Understanding a Good Faith Estimate

Understanding a Good Faith Estimate

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Lenders provide a good faith estimate (GFE) so that you, as a buyer, understand all the charges, fees, and terms associated with your home loan. The good faith estimate will also help you know how much you will need for closing. The GFE is a required document that you will receive within three days of your putting in your application, no matter where you get your home loan.

It’s An Estimate, Not a Contract

Keep in mind that a good faith estimate is just that – an estimate. It is not a contract and receiving a GFE does not mean that you are obligated to take the loan.

Here are some of the fees your GFE will show:

  • Origination Charge: This is the lender’s charge for making the loan. This number is not an estimate but the actual charge.
  • Mortgage Points: Points are equal to 1% of the loan amount. You can choose to pay points to lower your interest rate. This number is not an estimate.
  • Other Services: These services include things such as a lawyer, title company, and insurance. These numbers are just an estimate and can go up or down.
  • Government Recording Charges: Each state and local government charges a fee to document the loan. This charge is an estimate.
  • Transfer Taxes: States and local governments can charge a tax to transfer property. This amount is not an estimate.
  • Real Estate Taxes: The GFE will state the taxes as they are at the time of the loan. However, this amount can change at any time.
  • Daily Mortgage Interest Charges: This is the amount of interest you pay for getting a loan mid-month rather than at a full cycle. This amount will depend on the day your close.

Good Faith Estimate Sections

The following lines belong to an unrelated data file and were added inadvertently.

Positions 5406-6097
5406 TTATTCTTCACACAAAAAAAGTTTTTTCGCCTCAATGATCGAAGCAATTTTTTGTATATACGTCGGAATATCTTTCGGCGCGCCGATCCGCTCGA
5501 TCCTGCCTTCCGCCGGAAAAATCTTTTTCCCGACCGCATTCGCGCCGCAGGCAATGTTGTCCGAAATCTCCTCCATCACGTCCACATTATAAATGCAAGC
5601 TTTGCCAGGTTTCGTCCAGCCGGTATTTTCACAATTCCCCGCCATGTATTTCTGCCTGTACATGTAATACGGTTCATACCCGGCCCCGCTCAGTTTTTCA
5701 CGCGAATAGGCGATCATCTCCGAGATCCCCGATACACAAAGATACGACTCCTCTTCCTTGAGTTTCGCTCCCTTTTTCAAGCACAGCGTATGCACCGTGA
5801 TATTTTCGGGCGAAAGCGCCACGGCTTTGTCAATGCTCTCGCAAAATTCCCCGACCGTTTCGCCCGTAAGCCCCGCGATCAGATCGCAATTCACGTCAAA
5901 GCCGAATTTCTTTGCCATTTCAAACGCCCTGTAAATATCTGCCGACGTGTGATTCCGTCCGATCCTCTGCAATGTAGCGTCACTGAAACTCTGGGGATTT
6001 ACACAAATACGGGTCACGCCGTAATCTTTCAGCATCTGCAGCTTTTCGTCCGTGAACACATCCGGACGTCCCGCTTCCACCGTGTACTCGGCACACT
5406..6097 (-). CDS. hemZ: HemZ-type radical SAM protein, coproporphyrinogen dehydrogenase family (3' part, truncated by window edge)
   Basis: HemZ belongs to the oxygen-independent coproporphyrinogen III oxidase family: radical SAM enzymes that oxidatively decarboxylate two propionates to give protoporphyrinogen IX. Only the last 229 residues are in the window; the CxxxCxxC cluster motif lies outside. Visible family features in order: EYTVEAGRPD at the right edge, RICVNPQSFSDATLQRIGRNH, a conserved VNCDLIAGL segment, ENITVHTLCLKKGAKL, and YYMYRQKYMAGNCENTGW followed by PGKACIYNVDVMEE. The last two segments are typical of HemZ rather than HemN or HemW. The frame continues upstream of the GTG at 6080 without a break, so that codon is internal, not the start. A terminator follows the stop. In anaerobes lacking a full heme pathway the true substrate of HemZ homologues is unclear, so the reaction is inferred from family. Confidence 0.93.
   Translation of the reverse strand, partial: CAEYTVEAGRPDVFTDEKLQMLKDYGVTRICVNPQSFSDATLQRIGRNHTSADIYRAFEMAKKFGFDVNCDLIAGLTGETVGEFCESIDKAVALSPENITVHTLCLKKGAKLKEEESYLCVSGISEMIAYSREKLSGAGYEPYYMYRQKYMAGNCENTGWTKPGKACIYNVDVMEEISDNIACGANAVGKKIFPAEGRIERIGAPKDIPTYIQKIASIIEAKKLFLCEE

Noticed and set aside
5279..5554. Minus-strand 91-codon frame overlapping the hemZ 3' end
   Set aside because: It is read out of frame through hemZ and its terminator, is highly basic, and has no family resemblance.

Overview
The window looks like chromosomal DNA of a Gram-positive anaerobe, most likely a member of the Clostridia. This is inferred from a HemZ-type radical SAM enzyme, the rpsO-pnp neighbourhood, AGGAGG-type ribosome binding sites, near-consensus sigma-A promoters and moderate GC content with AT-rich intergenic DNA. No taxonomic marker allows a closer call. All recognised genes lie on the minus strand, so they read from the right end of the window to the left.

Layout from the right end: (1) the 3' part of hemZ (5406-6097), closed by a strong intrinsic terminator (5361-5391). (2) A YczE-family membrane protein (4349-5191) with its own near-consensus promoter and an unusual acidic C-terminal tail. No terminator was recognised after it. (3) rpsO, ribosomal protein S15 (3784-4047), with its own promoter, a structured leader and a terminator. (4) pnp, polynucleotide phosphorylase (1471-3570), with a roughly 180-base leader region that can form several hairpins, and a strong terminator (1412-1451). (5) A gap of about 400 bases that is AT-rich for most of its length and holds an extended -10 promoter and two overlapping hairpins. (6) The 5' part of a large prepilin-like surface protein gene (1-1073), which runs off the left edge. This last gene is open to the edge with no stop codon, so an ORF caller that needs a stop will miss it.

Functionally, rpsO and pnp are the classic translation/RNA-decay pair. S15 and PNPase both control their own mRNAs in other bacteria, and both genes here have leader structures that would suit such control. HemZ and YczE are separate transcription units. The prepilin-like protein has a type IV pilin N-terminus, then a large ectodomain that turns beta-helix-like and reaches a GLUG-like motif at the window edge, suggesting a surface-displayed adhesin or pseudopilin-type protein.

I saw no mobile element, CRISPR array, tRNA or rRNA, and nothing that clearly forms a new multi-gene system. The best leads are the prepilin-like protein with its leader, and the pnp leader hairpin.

Beginning in 2010, the Good Faith Estimate now has to explain the terms found within each section of the document. Here are the different sections found in the GFE:

  • GFE Header: Contains your name, the property address, date, and lender information.
  • Important Dates: Contains important dates such as how long the GFE is valid as well as the lock-in rate.
  • Summary Of Your Loan: Contains the key terms of the loan such as the rate, the amount, the number of years, the monthly principal and interest, any prepayment penalties as well as the type of loan such as fixed-rate or ARM.
  • Escrow Information: Used if an escrow account for taxes and homeowners insurance is included in your mortgage.
  • Summary Of Settlement Charges: Let’s you know how much will be due at closing.
  • Adjusted Origination Charges: This includes processing fees, underwriting fees, wire service fees, and any other lender charges, as well as discount points.
  • Charge For All Other Settlement Services: These are other charges for services not provided by your lender.
  • Prepaid Items: Some lenders require that you prepay a portion of your mortgage interest, real estate tax, or homeowner’s insurance premiums at closing. These would be listed in this section.
  • The Last Page: The last page of your GFE is a summary page that makes it easy to compare different loans.
  • Trade-Off Table: This table allows you to compare discount points.
  • Shopping Chart: This chart allows you to compare different lending offers.

The best part about a GFE is that it allows you to shop around at different lenders to find the best loan for you. If you would like lender recommendations, contact us today.

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